Mississippi: A Documentary History

By Bradley G. Bond | Go to book overview
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Chapter 7

At the end of the Civil War, the Federal government sought to secure for emancipated slaves the full meaning of liberty. Through the Bureau of Refugees, Freedmen, and Abandoned Lands, the government worked to ensure that freedpeople received first wages then later a fair share of the crops they planted. As long as cotton prices remained high, the sharecropping system that begin to emerge soon after the war benefitted both freedpeople and landlords. Yet, when cotton prices began to fall in the late 1860s, sharecroppers, many of whom had borrowed money and supplies from local merchants, fell victim to the 1867 crop-lien law. The crop-lien law had been originally passed to protect money-lenders (generally merchants) from defaulting sharecroppers whose only asset might be the crop in the ground, but an unintended consequence of the law was that merchants were able to control the production of sharecroppers. Creditors insisted that indebted sharecroppers plant only cotton, a fact that caused farmers to become more dependent on merchants for their sustenance and thus caused them to fall ever deeper in debt. By 1875, the sharecropping system, which had once been regarded as a boon to freedpeople, had come to resemble another form of slavery.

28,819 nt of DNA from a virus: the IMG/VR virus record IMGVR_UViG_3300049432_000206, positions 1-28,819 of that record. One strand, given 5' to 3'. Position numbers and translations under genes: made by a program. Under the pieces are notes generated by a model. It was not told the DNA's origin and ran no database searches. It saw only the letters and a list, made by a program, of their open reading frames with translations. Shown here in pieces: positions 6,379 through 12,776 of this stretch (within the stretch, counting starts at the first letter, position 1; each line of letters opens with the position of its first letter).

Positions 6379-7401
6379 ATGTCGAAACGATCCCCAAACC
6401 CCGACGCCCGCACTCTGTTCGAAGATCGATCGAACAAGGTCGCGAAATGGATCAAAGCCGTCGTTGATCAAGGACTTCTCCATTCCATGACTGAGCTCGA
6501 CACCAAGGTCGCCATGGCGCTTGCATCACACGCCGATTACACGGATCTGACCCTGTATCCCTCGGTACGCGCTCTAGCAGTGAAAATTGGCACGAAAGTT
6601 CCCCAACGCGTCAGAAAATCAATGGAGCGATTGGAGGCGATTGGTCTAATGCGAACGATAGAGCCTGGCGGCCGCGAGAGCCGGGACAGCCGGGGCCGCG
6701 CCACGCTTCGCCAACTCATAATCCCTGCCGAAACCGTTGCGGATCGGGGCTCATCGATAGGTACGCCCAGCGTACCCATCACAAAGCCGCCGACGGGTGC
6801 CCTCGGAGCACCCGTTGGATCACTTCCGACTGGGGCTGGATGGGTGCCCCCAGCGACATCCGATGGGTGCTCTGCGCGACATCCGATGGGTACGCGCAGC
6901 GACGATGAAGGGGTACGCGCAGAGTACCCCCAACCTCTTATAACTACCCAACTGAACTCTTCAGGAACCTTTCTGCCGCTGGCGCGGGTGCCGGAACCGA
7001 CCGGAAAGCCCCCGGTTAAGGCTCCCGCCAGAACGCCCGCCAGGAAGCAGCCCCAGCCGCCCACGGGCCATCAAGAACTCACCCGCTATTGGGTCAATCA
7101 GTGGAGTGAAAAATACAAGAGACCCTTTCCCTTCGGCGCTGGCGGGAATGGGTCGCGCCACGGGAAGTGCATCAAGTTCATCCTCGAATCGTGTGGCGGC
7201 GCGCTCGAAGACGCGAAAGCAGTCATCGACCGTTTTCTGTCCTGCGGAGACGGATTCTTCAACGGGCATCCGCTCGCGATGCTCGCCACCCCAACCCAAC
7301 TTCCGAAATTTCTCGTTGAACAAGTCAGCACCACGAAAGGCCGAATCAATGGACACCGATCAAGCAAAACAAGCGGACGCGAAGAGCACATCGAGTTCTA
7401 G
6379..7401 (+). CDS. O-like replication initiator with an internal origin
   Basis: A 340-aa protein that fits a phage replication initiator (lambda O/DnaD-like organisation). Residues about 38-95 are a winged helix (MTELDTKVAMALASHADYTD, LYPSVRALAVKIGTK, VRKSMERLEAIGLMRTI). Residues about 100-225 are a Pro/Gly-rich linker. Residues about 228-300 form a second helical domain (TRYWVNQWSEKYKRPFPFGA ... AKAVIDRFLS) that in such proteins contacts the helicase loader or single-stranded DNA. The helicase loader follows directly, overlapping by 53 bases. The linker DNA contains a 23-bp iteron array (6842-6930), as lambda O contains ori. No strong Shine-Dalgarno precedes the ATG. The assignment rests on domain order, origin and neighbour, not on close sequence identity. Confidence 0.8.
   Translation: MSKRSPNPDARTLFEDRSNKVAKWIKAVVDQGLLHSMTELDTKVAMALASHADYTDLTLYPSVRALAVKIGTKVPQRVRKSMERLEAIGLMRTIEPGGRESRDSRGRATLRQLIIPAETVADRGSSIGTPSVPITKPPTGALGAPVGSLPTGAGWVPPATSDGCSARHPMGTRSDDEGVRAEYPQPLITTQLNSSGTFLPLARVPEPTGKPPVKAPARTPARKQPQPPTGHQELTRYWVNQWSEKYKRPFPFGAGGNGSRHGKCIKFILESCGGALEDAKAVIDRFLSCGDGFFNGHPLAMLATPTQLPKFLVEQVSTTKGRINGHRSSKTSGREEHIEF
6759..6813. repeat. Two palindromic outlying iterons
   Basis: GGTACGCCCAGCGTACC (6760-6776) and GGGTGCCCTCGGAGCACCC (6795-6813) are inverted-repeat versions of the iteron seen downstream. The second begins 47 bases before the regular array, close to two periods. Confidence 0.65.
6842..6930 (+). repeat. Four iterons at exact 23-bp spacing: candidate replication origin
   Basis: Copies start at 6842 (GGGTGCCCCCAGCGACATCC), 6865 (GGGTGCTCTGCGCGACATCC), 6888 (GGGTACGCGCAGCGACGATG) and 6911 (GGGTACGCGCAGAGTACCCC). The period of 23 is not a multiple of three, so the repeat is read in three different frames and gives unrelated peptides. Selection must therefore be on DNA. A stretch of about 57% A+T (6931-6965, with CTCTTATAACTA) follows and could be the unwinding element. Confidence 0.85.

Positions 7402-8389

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Mississippi: A Documentary History


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